Energy & Environment

Interior Department to require body cameras for all law enforcement


United States Park Police and other Interior Department law enforcement will be required to wear body cameras under a new policy, the department announced Monday. 

The policy is part of a chapter added to the departmental manual, which will also establish standards for downloading and storing the footage as well as the public release of any incidents featuring death or serious injury. 

The manual will also be updated with use-of-force policies for the department, establishing new standards for use of force and requiring the collection and publication of data on such incidents. It also bans the use of neck restraints by personnel except in situations where deadly force is authorized, broadening the existing ban on chokeholds in the department. Several high-profile cases have involved police killing unarmed men with neck holds, including the 2014 death of Eric Garner and the 2020 murder of George Floyd. 

The manual also tightens the use of no-knock entries, allowing them only in cases where agents announcing themselves would create a risk of physical violence. Agents will also be required to get authorization for so-called no-knock warrants from their supervisors and an assistant U.S. attorney, according to the department. No-knock warrants have also been a national controversy since Louisville, Ky., police killed Breonna Taylor in March 2020.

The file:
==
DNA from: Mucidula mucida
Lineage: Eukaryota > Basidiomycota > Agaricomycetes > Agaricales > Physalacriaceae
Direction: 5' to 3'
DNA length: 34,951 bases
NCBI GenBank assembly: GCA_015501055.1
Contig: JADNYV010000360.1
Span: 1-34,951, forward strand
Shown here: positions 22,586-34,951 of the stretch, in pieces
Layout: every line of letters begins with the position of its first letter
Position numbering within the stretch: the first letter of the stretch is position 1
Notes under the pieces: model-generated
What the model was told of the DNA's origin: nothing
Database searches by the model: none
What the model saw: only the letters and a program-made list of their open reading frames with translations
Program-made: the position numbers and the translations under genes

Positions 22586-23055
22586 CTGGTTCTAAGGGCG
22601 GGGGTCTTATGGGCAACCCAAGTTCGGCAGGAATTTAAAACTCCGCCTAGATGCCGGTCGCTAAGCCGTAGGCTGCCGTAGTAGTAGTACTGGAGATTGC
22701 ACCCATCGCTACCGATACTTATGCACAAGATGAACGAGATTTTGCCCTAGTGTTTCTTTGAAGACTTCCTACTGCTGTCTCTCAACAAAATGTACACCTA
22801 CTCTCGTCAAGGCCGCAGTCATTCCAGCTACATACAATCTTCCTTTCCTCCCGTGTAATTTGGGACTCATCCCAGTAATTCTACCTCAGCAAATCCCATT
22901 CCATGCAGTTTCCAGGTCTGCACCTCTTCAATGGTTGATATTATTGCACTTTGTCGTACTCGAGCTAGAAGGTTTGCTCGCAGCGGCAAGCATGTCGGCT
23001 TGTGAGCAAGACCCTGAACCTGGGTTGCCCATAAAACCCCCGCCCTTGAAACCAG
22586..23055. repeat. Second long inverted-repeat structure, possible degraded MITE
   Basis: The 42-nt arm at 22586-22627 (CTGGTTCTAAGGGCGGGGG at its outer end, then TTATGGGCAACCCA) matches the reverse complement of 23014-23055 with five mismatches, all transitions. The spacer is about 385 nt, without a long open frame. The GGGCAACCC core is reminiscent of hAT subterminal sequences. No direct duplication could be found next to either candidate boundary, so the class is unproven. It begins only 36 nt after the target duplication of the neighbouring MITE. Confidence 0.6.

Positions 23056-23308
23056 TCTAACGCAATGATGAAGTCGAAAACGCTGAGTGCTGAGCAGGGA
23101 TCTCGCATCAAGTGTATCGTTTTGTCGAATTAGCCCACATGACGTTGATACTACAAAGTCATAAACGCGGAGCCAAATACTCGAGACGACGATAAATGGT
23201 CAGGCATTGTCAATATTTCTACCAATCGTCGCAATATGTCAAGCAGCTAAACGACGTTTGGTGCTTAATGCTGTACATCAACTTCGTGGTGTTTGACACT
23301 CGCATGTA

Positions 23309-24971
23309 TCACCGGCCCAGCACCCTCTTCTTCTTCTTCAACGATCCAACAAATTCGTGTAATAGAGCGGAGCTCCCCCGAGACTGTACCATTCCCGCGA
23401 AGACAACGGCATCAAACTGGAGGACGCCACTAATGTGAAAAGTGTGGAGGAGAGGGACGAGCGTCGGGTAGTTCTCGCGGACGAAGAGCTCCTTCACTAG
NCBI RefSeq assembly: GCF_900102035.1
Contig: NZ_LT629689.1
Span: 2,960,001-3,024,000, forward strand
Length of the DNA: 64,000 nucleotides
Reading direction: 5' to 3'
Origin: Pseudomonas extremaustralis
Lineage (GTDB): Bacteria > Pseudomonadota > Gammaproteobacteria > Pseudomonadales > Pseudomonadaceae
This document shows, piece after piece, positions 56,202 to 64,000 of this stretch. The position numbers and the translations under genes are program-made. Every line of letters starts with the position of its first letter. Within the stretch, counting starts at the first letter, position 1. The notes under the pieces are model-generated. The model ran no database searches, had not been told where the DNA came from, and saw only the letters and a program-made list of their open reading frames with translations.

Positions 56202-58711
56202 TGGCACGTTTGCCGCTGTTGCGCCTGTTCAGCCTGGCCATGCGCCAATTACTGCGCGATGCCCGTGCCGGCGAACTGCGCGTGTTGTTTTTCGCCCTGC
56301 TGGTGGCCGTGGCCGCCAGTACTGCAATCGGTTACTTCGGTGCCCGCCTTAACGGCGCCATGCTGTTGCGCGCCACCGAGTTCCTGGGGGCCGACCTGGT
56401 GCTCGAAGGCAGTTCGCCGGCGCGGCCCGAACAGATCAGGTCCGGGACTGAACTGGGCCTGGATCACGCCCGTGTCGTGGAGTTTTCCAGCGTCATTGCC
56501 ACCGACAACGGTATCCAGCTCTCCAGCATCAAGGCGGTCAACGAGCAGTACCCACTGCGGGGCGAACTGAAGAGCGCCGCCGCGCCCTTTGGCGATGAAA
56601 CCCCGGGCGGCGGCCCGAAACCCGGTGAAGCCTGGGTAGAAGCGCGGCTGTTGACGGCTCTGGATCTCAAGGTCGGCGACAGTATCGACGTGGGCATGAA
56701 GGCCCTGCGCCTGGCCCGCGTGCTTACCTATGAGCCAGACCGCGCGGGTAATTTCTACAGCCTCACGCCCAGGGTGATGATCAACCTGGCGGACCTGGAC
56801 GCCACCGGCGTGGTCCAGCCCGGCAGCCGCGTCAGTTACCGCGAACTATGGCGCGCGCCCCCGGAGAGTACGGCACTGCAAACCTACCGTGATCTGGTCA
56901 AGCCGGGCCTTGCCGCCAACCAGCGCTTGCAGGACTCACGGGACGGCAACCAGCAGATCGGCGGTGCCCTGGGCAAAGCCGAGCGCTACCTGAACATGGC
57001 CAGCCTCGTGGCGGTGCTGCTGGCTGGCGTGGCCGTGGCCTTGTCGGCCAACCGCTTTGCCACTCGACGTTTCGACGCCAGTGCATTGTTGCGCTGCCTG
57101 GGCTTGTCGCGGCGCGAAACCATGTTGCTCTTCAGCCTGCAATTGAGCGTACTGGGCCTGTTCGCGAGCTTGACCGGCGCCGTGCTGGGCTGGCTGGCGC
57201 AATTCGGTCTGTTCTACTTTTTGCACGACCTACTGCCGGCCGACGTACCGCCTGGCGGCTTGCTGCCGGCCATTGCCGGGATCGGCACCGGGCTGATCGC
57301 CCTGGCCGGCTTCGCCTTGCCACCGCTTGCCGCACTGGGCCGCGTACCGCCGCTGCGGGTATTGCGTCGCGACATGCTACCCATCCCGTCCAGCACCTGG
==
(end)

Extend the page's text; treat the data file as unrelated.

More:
“Every single day across the country, the Interior Department’s law enforcement officers risk their lives to safeguard our communities, public lands and waters, and critical resources. In reforming policing practices, the Department is helping strengthen the unique connection that law enforcement officers have with the communities that they serve and move the nation forward towards community-focused law enforcement,” Deputy Interior Secretary Tommy Beaudreau said in a statement. 

The announcement comes more than a year after the Park Police’s San Francisco office announced it would require personnel to wear body cameras. U.S. Park Police Chief Pamela Smith, the first Black woman to serve in the position, announced last February that body cameras would eventually be expanded to their entire department. 

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